Friday, May 17, 2013
As I noted yesterday, the Delaware Coalition for Open Government and the Chancery Court were before a panel of the Third Circuit arguing the merits of Delaware's arbitration procedure. Tom Hals of Reuters was there and he thinks the Chancery Court scored some points. I've said it before and I still believe it: if the arbitration procedure survives, someone will look back in 10 years or so and shake their head. It's still a bad idea for Delaware and Delaware's franchise.
Thursday, May 16, 2013
The question of the constitutionality of Delaware's Chancery arbitration program is before the Third Circuit today. I think my position on this program is pretty clear -- I'm for openness. See here for past posts on the topic. I've got a paper appearing in Spring 2013 issue of the Cardozo Journal of Conflict Resolution arguing more or less the same thing.
We'll see what the panel thinks.
Wednesday, May 15, 2013
The survey covers 40 sponsor-backed going private transactions with a transaction value (i.e., enterprise value) of at least $100 million announced during calendar 2012. Twenty-four of the transactions involved a target company in the United States, 10 involved a target company in Europe, and 6 involved a target company in Asia-Pacific.
Here are some of the key conclusions Weil draws from the survey:
- The number and size of sponsor-backed going private transactions were each lower in 2012 than in 2011 and 2010; . . . .
- Specific performance "lite" has become the predominant market remedy with respect to allocating financing failure and closing risk . . . . Specific performance lite means that the target is only entitled to specific performance to cause the sponsor to fund its equity commitment and close the transaction in the event that all of the closing conditions are satisfied, the target is ready, willing, and able to close the transaction, and the debt financing is available.
- Reverse termination fees appeared in all debt-financed going private transactions in 2012, . . .with reverse termination fees of roughly double the company termination fee becoming the norm.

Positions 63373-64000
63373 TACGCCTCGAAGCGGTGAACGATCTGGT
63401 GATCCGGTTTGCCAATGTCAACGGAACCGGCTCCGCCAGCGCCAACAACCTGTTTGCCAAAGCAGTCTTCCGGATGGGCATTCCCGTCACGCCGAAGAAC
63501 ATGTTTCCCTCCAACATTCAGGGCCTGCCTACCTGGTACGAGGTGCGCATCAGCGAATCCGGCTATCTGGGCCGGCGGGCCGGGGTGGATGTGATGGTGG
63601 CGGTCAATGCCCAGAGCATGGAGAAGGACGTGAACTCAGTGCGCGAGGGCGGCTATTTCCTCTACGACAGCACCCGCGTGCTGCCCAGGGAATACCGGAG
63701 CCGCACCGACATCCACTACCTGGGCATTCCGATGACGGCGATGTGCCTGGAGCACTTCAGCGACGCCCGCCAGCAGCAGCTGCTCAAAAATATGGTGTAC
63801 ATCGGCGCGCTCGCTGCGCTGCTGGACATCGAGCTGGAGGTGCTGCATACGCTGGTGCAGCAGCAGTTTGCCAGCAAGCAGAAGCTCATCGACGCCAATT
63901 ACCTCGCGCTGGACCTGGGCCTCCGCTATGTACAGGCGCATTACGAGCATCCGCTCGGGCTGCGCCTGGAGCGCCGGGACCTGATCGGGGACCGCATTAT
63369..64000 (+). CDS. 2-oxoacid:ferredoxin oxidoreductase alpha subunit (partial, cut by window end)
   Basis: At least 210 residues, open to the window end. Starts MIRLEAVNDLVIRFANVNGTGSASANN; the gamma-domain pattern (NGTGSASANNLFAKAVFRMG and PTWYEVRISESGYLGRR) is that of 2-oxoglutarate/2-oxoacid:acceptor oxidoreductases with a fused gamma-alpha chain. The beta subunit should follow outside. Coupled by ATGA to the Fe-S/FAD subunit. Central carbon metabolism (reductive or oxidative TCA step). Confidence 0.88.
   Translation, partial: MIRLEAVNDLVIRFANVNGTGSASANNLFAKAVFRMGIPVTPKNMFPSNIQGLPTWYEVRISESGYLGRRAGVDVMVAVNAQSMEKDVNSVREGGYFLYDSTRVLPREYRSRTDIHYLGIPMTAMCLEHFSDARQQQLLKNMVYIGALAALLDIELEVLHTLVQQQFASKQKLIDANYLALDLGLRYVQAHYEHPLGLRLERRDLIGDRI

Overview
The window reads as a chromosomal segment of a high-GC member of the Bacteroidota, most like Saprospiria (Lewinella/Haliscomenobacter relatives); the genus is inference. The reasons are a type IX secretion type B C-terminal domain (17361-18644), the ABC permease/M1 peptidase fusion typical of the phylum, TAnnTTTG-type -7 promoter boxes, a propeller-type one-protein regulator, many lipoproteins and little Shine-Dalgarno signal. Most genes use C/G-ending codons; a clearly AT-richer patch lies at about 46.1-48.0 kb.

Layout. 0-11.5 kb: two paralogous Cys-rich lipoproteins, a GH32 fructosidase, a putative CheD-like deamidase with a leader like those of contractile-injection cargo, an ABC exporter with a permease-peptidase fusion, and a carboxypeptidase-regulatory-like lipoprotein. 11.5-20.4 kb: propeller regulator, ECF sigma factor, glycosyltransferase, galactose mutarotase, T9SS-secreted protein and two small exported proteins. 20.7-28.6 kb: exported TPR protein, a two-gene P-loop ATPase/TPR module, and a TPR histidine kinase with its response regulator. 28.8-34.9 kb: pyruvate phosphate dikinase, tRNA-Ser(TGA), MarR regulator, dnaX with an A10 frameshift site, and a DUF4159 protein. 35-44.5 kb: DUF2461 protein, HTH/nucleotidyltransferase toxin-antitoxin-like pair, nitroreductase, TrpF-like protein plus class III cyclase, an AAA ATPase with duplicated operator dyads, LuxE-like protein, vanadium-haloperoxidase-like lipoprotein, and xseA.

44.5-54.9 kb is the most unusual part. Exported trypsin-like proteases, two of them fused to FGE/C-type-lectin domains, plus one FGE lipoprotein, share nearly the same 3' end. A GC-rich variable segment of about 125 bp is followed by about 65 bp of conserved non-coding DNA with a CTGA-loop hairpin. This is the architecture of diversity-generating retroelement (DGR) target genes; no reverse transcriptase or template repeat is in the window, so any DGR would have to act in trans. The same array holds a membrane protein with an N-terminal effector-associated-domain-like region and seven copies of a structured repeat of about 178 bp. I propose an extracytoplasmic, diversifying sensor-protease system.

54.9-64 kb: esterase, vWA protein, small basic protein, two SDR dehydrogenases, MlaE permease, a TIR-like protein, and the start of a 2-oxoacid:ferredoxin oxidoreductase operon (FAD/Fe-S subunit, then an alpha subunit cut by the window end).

- . . . no sponsor-backed going private transaction in 2012 contained a financing out (i.e., a provision that allows the buyer to get out of the deal without the payment of a fee or other recourse in the event debt financing is unavailable).
- Some of the financial-crisis-driven provisions, such as the sponsors’ express contractual requirement to sue their lenders upon a financing failure, have diminished in frequency. However, the majority of deals are silent on this, and such agreements may require the acquiror to use its reasonable best efforts to enforce its rights under the debt commitment letter, which could include suing a lender.
- Go-shops remain a common (albeit not predominant) feature in going private transactions, and are starting to become more specifically tailored to particular deal circumstances.
- Tender offers continue to be used in a minority of going private transactions as a way for targets to shorten the time period between signing and closing.
Monday, May 13, 2013
Gilson, Enriques, and Pacces have a new paper in which they propose a neutral takeover regime for the EU. Rather than adopt a director centered approach (as in Delaware) or a shareholder centered approach (as in the UK), Gilson and his co-authors try to split the difference by adopting default rules and menus that permit firms to opt into the approach of their choice. Interesting, though I suspect that the challenge to a private ordering approach will be collective action problems that appears to make it difficult for shareholders to influence private ordering solutions at the IPO stage here in the US. Here's the abstract:
Abstract: Takeover regulation should neither hamper nor promote takeovers, but instead allow individual companies to decide the contestability of their control. Based on this premise, we advocate a takeover law exclusively made of default and menu rules supporting an effective choice of the takeover regime at the company level. For reasons of political economy bearing on the reform process, we argue that different default rules should apply to newly public companies and companies that are already public when the new regime is introduced. The first group should be governed by default rules crafted against the interest of management and of controlling shareholders, because these are more efficient on average and/or easier to opt out of when they are or become inefficient for the particular company. The second set of companies should instead be governed by default rules matching the status quo even if this favors the incumbents. This regulatory dualism strategy is intended to overcome the resistance of vested interests towards efficient regulatory change. Appropriate menu rules should be available to both groups of companies in order to ease opt-out of unfit defaults. Finally, we argue that European takeover law should be reshaped along these lines. Particularly, the board neutrality rule and the mandatory bid rule should become defaults that only individual companies, rather than member states, can opt out of. The overhauled Takeover Directive should also include menu rules, for instance a poison pill defense and a time-based breakthrough rule. Existing companies would continue to be governed by the status quo until incumbents decide to opt into the new regime.